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Monday, August 8, 2016

The Nature of a Prophecy (Jeremiah 51:1)

"This is what the LORD says: "See, I will stir up the spirit of a destroyer against Babylon and the people of Leb Kamai."

In the day that Jeremiah prophesied the demise of Babylon this prophesy seemed absurd. Babylon was at the height of her power, her armies controlled the world, and her kings ruled as gods. The very idea that Babylon could fall seemed unthinkable yet here Jeremiah speaks of her destruction. Not many years later the unthinkable came to pass. The Medes and the Persians diverted the flow of the Euphrates River and entered the city. Babylon the great fell. The Chaldean Empire gave way to the Medo-Persian Empire. Just as Jeremiah had prophesied, Babylon had fallen.

This may seem like ancient history, but when Jeremiah spoke these words the prophecies must have made the Babylonians laugh. They could not imagine that their empire could collapse or that the words of a crazy prophet in Jerusalem would come true. Many today react to the promises of God in the same way as the Babylonians. They hear the promises of Jesus, that He will come again, and they know about the promises concerning the end of this present age, but their lives are so intertwined with the spirit of this age that God's prophecies seem improbable and God's prophets seem crazy. However, God's Word will be fulfilled; His Son will return and His Kingdom will come on earth as it is in heaven. Those who scoff now will sorrow on that day; but those who wait and live for that day to come will be rewarded with joy and justice.

God's promises regarding the future instills hope in the hearts of those who know His promises and trust Him to fulfill His promises. 

Questions for today's Chronological Bible reading:
Jeremiah 51:1-64
  • Why does God promise retribution for Babylon's treatment of Israel? What does this tell you about God?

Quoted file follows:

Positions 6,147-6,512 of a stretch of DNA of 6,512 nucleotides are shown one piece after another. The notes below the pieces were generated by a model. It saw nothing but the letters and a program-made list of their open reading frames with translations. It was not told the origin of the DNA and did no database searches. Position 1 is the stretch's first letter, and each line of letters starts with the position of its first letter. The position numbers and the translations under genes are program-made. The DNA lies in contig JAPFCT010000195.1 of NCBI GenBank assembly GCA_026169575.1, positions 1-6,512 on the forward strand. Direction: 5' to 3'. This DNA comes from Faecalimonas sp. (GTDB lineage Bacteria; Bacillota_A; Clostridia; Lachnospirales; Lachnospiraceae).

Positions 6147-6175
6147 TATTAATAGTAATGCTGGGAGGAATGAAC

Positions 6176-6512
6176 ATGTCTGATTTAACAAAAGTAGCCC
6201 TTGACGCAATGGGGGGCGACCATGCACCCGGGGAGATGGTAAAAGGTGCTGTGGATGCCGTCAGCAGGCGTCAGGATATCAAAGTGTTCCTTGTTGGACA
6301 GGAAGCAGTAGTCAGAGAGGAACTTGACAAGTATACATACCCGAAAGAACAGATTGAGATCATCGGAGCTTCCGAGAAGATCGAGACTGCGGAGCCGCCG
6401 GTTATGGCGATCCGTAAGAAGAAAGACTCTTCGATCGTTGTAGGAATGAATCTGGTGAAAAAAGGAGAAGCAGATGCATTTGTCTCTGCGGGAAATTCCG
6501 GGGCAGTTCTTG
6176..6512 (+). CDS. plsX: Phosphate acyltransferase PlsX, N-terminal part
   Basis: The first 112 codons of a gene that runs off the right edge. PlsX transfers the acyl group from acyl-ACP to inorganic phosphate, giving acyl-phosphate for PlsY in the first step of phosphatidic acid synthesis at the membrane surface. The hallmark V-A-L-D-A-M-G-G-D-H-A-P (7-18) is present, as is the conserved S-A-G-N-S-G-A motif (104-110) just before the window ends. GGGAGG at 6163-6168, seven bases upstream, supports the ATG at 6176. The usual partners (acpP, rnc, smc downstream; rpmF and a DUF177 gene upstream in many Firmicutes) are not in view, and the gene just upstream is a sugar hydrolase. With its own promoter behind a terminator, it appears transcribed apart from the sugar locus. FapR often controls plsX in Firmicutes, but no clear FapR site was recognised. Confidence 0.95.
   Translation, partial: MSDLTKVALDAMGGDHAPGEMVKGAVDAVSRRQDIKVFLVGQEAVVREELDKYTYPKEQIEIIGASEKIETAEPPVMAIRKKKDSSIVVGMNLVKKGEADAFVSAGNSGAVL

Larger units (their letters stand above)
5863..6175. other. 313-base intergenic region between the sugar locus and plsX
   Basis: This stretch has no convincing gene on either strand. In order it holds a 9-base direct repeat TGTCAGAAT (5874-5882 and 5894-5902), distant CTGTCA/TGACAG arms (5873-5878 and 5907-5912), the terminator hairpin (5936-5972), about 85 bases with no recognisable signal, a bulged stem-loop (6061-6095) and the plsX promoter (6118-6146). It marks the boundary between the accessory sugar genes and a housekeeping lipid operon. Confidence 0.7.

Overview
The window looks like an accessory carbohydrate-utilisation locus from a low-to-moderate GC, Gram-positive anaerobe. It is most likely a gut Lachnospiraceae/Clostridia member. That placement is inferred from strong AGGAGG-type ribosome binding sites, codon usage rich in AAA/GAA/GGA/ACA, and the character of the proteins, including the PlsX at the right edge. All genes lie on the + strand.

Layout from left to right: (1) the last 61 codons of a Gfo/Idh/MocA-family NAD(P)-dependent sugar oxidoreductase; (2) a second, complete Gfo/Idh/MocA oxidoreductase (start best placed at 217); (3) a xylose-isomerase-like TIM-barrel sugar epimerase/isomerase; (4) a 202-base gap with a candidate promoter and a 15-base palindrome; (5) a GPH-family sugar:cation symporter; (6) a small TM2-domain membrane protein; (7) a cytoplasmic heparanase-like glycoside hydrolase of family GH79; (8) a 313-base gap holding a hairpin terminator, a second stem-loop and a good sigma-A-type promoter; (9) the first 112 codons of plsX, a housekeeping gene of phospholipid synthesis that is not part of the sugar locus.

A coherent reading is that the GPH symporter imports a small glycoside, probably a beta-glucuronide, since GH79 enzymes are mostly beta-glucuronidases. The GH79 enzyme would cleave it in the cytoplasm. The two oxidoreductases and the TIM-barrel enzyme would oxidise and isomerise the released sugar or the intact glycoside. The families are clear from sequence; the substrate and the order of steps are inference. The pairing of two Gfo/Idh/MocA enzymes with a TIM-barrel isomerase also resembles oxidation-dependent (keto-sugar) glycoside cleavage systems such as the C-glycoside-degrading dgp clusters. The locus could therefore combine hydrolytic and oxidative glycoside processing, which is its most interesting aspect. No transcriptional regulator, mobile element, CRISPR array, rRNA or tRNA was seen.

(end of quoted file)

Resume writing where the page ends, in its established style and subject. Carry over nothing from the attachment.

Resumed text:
• Who stirs up the the kings of the Medes and why? (Review Proverbs 21:1)
  • What three names are given to God (verse 19)?
  • How does God describe the kings of the Medes (verse 20)?
  • Describe the extent of damage done to Babylon.
  • Why does God tell the people to flee Babylon? (After living in Babylon for 70 years the Israelites had created a good life for themselves; they may be tempted to remain in the land)
  • Why does God promise to "take down" the Babylonians?
Jeremiah 11:18-12:6
  • How does Jeremiah know what Hananiah is up to?
  • How does he respond to their plotting?
  • How will God deal with Jeremiah's enemies?
  • What is Jeremiah's complaint to God?
  • How does God answer Jeremiah? (verses 5-6)
  • What does God tell Jeremiah about himself? about the future?
Turning truth into prayer (God uses the evil intentions of others to discipline His children and then He punishes the evil men for being so willing to do harm to his people)
Thank God for any opposition you may be experiencing in your life. Ask Him to allow you to see the opposition from His perspective, how He is using the opposition as a disciplinary tool in your life. Pray for your enemies.